The extended memory partial write control 2070 receives the contents of the registers 1000 and 1010 through signal lines 1600 and 1610, respectively. It operates according to an instruction held in the register 1010 when the register 1000 indicates that an instruction is being processed.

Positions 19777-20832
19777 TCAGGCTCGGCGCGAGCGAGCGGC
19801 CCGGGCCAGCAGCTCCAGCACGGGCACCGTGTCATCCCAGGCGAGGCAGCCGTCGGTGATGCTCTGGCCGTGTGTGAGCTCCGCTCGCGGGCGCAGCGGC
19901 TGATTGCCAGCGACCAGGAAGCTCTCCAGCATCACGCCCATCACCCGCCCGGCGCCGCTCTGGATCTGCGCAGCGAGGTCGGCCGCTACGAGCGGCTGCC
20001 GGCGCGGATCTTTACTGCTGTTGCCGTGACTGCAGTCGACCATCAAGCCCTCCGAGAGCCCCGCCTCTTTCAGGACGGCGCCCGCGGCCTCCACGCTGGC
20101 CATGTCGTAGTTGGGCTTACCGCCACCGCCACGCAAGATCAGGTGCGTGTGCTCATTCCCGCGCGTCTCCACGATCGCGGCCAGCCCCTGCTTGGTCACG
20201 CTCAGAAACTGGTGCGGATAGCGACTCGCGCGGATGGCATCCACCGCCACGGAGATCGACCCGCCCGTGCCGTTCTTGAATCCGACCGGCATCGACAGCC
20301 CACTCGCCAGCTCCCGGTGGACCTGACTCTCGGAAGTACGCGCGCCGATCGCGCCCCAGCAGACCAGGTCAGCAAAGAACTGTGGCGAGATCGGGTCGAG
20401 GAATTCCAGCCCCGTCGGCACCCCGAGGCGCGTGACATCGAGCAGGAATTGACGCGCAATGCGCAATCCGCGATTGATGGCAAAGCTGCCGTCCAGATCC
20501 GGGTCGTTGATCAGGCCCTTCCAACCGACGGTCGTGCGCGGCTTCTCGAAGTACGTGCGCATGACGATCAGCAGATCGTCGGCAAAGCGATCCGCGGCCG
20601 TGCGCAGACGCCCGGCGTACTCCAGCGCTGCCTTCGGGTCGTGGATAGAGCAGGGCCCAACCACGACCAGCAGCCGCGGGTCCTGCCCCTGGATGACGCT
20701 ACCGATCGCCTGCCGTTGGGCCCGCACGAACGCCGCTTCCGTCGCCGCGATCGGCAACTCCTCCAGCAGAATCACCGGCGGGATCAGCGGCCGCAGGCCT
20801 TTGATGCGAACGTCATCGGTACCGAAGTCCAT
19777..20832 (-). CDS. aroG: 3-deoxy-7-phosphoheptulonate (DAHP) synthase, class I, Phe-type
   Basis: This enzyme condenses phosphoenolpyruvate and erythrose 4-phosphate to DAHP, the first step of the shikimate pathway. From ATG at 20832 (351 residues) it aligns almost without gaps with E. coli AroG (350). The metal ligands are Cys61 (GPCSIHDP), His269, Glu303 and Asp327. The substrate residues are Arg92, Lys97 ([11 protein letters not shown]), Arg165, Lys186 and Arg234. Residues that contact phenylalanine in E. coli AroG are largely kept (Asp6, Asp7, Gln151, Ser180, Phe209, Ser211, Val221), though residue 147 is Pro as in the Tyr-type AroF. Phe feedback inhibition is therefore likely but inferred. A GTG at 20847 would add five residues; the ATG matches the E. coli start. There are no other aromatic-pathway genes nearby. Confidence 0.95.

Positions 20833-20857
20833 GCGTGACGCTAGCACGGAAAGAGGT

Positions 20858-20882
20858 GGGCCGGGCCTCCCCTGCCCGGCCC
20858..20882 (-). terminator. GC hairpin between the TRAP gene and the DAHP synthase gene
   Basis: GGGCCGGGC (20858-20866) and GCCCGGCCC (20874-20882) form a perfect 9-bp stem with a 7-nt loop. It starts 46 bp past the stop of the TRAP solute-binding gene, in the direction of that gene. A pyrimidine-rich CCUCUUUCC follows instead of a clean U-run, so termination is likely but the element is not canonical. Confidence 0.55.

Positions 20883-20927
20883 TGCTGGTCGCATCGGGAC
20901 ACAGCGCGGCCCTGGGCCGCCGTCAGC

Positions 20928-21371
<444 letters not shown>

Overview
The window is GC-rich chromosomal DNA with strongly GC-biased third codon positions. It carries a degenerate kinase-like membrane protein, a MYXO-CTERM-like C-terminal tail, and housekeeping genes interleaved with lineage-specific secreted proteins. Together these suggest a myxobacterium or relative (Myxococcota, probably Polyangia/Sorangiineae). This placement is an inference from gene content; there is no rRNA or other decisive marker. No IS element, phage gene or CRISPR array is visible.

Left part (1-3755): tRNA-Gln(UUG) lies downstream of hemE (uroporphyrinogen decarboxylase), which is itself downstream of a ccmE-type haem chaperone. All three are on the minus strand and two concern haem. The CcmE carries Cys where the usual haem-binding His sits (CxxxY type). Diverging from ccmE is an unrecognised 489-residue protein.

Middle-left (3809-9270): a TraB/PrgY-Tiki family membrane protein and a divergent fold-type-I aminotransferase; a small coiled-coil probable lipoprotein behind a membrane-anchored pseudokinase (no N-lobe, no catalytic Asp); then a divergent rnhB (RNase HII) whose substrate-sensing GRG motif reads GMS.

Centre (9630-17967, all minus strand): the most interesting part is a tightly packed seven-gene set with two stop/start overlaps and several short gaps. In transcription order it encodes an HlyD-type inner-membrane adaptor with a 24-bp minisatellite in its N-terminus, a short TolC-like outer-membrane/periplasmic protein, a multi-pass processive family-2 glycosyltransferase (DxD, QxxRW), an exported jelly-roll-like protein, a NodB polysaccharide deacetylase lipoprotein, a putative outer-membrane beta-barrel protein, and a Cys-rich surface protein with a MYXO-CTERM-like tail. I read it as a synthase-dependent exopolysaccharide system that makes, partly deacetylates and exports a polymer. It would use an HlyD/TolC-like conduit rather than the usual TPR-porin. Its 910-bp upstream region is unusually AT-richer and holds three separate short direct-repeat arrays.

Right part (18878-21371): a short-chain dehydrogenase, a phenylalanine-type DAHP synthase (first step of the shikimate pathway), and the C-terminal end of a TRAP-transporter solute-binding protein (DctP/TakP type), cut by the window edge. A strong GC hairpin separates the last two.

FIG. 7 is a detailed diagram showing the extended memory partial write control 2070. Signal lines 1250, 300, 1310, 1400, 1410, 1420, 1450, 1600, and 1610 in the figure are identical with those in FIG. 5. A decoder circuit 3010 operates when the signal line 1610 indicates that an instruction is being processed and decodes the instruction indicated by a signal on the signal line 1610. If the instruction is an ordinary EXTENDED MEMORY WRITE instruction, an ON signal is generated on a signal line 3500. If the instruction is the EXTENDED MEMORY PARTIAL WRITE instruction, an 0N signal is generated on a signal line 3510. A decoder circuit 3080 decodes a lock/unlock state answer signal sent through the signal line 1450 from the extended memory exclusive access control 25. If the answer on the signal line 1450 indicates the unlock state, an 0N signal is generated on the signal line 3530. If the answer indicates the lock state, an ON signal is generated on a signal line 3540. A data request generating circuit 3020 operates when an ON signal is generated on a signal line 3550 or 3570 and generates a data request signal that requests the main memory to send the succeeding 64-byte data. The data request signal is sent to the main memory through the signal line 1250.